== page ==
Memorial held for Aher, McGrath
Chris Hine | Wednesday, February 20, 2008
University President Father John Jenkins called Sunday, the day he learned Timothy Aher and Connor McGrath died, his “worst day as president of Notre Dame.”
Jenkins presided over a Mass Tuesday at the Basilica of the Sacred Heart held in memorial of Aher, a 25-year-old Law School student, and McGrath, a 20-year-old sophomore, who died in unrelated incidents over the weekend.
Students and faculty nearly filled the Basilica and shared laughter and tears listening to stories of Aher and McGrath delivered by law professor Father John Coughlin and Keough Hall rector Father Peter McCormick.
Aher, who was from Brookfield, Conn., and received a Bachelor’s degree in linguistics from the University of Chicago, died Sunday in the town of Ilford, a suburb of London. He was studying in the Law School’s London Programme.
McGrath, from Oklahoma City, died Sunday in Dillon. McGrath was a resident of Siegfried Hall this semester but lived in Dillon his freshman year and had attended the University of Central Oklahoma this fall.
The University has not released information about the causes of either death, but police investigators said Monday that diabetes may have played a role in McGrath’s death.
McCormick, who lived next to McGrath last year when he was an assistant rector in Dillon Hall, said he got to know him well when the two “shared a wall.”
“After living in such close proximity to him, I certainly have plenty of stories to tell about Connor,” McCormick said. “But only some that would be pulpit-ready.”
One “pulpit-ready” story McCormick did share with those gathered involved a time he asked McGrath if he ever considered entering the priesthood.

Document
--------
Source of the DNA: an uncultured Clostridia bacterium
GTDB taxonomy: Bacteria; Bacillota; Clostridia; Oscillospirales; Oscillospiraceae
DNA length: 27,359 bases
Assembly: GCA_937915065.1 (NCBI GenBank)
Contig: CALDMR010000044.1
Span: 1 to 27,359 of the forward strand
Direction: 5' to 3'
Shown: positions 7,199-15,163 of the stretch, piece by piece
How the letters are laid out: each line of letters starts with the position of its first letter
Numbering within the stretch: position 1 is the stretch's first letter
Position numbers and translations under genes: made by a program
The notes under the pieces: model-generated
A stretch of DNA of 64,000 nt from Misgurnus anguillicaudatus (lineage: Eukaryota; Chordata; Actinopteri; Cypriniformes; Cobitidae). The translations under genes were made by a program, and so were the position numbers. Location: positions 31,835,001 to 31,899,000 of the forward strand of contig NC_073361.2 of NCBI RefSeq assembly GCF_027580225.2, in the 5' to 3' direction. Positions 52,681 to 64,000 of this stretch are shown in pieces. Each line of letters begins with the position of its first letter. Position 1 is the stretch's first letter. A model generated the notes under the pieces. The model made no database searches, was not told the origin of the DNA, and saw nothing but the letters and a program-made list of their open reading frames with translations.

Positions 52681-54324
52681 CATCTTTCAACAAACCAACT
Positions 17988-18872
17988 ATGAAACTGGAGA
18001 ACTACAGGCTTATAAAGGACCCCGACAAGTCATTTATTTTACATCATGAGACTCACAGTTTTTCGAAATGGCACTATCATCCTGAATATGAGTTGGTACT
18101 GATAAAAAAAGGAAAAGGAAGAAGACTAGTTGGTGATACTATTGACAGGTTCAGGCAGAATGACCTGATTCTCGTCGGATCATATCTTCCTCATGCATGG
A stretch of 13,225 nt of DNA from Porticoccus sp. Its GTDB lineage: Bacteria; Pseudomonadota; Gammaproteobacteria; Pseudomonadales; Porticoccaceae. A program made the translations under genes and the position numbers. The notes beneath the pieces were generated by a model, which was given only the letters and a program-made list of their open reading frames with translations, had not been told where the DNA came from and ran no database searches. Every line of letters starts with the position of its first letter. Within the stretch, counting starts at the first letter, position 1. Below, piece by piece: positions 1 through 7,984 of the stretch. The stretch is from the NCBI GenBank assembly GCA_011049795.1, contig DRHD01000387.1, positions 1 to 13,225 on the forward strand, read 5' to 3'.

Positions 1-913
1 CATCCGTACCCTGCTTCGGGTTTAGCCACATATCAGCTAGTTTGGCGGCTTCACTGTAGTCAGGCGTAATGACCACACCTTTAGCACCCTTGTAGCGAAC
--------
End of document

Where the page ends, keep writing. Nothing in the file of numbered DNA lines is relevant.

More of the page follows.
“Connor kind of gave me that look and then proceeded to avoid me for the next week,” McCormick said. “I figured he had other plans.”
McCormick said McGrath was a “fun-loving social young man who took the time to get to know others” and hoped people remember McGrath as a respectful, outgoing person.
Coughlin, who spoke about Aher’s death, talked about the law student’s accomplishments and mentioned that Aher developed a proficiency in Russian and studied German, French and Uzbek.
“Not only did he enjoy learning to speak a language,” Coughlin said, “but he also immersed himself in the study of the culture and society in which the language was spoken.”
Aher also had a deep appreciation for music, Coughlin said. Aher served as station manager at WHPK-FM, a student-run radio station at the University of Chicago, and wrote reviews of popular music groups.
“Although I have to acknowledge that I have little appreciation of this repertoire,” Coughlin said, “I enjoyed reading Tim’s well-written and clearly expert reviews.”
After graduating from the University of Chicago in 2002, Aher worked for two years at the Bank of America Securities before applying to law school, where he hoped to keep pursuing his love of language by becoming an international lawyer.
Aher also had a summer internship in New York City where he helped AIDS patients deal with their legal problems.
“Although Tim was neither a Catholic nor, from what I know, a person of obvious religious conviction, he was a man with a deep and refined spirit that led him to devote his considerable intellect to service to some of the most poor and powerless of our society,” Coughlin said. “In my opinion, Tim’s example represents the best of what it means to be a law student at Notre Dame.”
Coughlin said Aher also dealt with much pain in his life and his death is a deep loss for him personally, for Notre Dame, and the legal profession.
“To love deeply is to suffer deeply,” Coughlin said. “Tim was no stranger to emotional suffering in his own life, and he struggled mightily to cope with it.”
Father Mark Poorman, vice president of student affairs, delivered the homily and said members of the Notre Dame community are “blessed” to have each other to cope with the deaths of Aher and McGrath.
“Tim and Connor’s lives have been wonderful, further expressions of [God’s] love and we are grateful for the time we spent with them,” Poorman said.